The composite index contains 15 variables. Weightings are based on expert judgement. For further details about the questions used, the weighting structure and the composite calculation see Annex E. The composite index is the result of adding together the normalised scores from the three subcomponents that individually vary from 0 to 1. The variables comprising the index were selected based on their relevance to the concept by OECD experts and have been reviewed by county delegates to the Senior Budgeting Officers Experts Meeting on Gender Budgeting.

Further reading

Downes, R. and S. Nicol (2019), “Designing and implementing gender budgeting - a path to action”, https://www.oecd.org/gov/budgeting/designing-and-implementing-gender-budgeting-a-path-to-action.pdf.

OECD (2019), Budgeting and Public Expenditures in OECD Countries 2019, OECD Publishing, Paris, https://doi.org/10.1787/9789264307957-en.

OECD (2015), Recommendation of the Council on Gender Equality in Public Life, https://legalinstruments.oecd.org/en/instruments/OECD-LEGAL-0418.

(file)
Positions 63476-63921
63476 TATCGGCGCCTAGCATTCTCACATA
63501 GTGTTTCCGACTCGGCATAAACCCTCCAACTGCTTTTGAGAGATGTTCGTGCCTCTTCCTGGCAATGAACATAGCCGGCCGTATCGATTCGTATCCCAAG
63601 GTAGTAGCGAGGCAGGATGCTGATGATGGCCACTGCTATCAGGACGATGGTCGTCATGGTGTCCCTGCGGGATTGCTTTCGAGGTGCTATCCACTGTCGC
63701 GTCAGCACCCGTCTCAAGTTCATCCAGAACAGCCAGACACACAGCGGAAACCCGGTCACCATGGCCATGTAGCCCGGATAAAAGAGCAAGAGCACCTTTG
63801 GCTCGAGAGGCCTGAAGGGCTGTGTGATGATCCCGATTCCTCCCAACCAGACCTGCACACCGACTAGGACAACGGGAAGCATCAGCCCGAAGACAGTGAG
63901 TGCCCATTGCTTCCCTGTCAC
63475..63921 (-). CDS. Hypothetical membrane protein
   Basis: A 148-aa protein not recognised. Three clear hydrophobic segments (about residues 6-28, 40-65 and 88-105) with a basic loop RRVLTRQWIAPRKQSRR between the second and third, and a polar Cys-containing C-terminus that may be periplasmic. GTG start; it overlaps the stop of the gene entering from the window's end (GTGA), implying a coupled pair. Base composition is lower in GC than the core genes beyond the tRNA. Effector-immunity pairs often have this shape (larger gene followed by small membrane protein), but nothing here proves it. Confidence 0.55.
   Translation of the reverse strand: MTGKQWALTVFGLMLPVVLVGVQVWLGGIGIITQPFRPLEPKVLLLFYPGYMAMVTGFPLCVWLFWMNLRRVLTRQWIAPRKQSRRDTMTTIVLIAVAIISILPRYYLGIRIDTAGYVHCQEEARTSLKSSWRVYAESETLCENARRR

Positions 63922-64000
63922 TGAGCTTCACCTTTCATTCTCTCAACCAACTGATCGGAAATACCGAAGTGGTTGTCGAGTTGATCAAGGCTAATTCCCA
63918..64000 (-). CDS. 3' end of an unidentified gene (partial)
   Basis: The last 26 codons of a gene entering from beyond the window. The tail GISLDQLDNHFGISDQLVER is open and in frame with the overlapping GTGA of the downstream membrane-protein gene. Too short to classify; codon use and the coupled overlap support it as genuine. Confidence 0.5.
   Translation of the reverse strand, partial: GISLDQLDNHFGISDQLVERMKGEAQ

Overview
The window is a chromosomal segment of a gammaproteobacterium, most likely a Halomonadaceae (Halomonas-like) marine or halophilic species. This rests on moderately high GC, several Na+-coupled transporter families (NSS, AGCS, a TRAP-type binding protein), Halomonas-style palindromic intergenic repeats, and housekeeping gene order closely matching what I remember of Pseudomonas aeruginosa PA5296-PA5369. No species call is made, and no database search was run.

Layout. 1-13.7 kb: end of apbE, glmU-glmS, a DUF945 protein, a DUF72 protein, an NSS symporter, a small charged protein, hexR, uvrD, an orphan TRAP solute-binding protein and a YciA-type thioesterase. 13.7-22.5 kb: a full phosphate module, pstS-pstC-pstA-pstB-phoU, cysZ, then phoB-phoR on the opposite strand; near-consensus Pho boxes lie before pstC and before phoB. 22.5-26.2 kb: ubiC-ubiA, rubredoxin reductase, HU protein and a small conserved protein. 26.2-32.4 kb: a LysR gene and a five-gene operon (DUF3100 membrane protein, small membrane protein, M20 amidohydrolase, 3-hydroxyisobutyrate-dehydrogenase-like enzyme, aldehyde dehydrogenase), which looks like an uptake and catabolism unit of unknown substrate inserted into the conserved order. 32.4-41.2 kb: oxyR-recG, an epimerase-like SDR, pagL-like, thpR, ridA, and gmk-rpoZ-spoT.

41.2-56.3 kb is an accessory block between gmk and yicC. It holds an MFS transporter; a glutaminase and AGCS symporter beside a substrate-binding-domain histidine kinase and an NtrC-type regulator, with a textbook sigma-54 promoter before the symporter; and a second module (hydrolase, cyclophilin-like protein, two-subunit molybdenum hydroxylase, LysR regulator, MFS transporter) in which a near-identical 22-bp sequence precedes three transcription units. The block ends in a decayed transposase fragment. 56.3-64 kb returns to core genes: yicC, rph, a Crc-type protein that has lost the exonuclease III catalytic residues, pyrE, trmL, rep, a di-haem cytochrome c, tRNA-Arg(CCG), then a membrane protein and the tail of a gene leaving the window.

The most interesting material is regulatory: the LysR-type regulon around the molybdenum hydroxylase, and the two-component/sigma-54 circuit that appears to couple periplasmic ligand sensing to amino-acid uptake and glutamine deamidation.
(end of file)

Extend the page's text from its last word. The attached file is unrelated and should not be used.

Figure notes

On data for Israel, see http://doi.org/10.1787/888932315602. Data for the United States are not available.

5.7. France and Turkey report that the introduction of gender budgeting is under consideration.

5.8. Only shows data for OECD countries that have introduced gender budgeting. Data for Canada reflects the introduction of the Canada Gender Budgeting Act in December 2018. Information for countries will continue to be updated as new information is collected.

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5.7. Existence of gender budgeting, 2018
5.7. Existence of gender budgeting, 2018

Source: OECD (2018), OECD Budget Practices and Procedures Survey.

 StatLink https://doi.org/10.1787/888934032396

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5.8. First pass at a composite indicator on gender budgeting, 2018
5.8. First pass at a composite indicator on gender budgeting, 2018

Source: OECD (2018), OECD Budget Practices and Procedures Survey.

 StatLink https://doi.org/10.1787/888934031256

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Gender budgeting